“The last sched has just come in and Ericsson 4 has finally parked – so, at last, the Doldrums are really there – people were starting not to believe me,” wrote Tom Addis, the navigator onboard the blue boat.

Telefónica Blue still has good breeze and is all set to make up some miles while the pressure holds. “We normally dread the light breeze that comes with this sort of transition, but, to be honest, we are all looking forward to the change in routine and the opportunities that it presents,” Addis said. The boat is still averaging 16 knots to Ericsson 4 and PUMA’s nine.

Meanwhile, in the thick of clouds and light winds, Joca Signorini, the Brazilian trimmer on Ericsson 4, says the last 10 hours or so have been painful. “We are now trying to keep moving and waiting to see what happens with the others,” he said.

It will be an exciting few days now, as the backmarkers make gains on the leaders who are struggling. Ericsson 3 (Magnus Olsson/SWE), currently in third place, reports wind speed of below five knots, so this team too, has arrived at the ITCZ (Inter-tropical Convergence Zone otherwise known as the Doldrums). The Telefónica Blue team reckons they only have a few hours to go before they too, will be fighting with clouds and fickle winds.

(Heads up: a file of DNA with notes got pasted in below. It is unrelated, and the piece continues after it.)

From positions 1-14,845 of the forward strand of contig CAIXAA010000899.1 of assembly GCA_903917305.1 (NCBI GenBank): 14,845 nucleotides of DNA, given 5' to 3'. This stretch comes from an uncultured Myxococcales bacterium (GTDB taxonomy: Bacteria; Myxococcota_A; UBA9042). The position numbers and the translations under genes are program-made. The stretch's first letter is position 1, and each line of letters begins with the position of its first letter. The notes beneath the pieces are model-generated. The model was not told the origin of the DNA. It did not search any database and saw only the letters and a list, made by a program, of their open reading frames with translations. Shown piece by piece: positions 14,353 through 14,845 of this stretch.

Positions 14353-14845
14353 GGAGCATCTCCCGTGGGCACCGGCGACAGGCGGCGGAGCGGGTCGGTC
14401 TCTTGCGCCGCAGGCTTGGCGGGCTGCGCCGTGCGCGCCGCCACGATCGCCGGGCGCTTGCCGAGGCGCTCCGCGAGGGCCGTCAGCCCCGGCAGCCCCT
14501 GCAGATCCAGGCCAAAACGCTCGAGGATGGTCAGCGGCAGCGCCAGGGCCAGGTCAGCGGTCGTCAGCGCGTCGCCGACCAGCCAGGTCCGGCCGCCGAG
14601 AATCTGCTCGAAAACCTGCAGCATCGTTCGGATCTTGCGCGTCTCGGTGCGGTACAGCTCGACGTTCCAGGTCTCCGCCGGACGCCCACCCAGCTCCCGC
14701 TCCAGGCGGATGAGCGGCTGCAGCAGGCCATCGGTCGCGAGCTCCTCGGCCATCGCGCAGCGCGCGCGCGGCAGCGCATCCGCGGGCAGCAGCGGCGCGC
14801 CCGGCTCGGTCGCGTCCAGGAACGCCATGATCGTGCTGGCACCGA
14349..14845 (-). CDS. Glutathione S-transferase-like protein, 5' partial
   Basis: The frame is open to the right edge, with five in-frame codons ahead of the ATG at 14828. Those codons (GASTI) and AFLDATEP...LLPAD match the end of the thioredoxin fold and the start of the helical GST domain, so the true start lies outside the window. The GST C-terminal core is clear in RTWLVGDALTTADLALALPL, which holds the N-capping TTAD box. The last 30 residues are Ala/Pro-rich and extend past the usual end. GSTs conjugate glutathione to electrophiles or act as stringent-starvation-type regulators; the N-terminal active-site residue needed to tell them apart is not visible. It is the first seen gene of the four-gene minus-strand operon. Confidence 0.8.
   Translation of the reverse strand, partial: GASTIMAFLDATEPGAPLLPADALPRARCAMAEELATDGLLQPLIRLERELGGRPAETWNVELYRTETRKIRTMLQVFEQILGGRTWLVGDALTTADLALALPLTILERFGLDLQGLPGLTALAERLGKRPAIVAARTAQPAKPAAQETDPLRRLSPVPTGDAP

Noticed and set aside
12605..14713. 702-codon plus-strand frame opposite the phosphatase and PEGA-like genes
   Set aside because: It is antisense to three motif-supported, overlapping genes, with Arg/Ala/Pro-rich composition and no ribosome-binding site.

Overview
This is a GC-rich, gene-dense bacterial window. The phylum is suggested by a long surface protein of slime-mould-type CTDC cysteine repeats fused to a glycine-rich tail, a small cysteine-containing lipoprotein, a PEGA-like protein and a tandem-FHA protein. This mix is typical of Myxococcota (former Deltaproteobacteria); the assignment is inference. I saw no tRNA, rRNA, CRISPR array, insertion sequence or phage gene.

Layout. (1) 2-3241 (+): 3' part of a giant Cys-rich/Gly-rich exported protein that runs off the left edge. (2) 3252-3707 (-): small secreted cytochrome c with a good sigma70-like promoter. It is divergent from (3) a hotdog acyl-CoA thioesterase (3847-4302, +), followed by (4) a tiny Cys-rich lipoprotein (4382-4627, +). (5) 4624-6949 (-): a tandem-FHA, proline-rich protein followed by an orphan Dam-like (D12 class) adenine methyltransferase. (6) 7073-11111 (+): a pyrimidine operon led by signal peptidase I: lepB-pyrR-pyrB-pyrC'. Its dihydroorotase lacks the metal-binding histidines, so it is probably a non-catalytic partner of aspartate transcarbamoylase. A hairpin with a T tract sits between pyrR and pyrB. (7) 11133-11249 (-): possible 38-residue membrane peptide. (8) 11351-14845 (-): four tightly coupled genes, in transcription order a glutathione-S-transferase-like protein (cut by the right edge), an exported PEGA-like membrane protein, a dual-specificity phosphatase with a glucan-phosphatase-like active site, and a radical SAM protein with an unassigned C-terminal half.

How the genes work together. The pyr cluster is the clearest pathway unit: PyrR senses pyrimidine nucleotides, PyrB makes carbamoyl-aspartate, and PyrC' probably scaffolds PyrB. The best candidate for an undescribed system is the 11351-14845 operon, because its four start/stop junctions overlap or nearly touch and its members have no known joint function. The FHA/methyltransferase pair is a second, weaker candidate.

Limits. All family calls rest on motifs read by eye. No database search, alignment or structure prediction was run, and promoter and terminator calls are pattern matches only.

The fleet is still picking its way through the Marshall Islands, a group of 29 atolls and five islands. Green Dragon (Ian Walker/GBR) on her course, some 100 nm east of the track of Ericsson 4, will pass closer to the islands than the rest of the fleet.

The islands sound so interesting, according to the digital version of the Pacific Ocean pilot book, which Telefónica Blue has onboard, that Tom Addis thinks he might like to return one day for a more relaxed sailing holiday with his family, although he says, “If you see me in the street, please remind me not to set out from Qingdao in a Volvo 70.”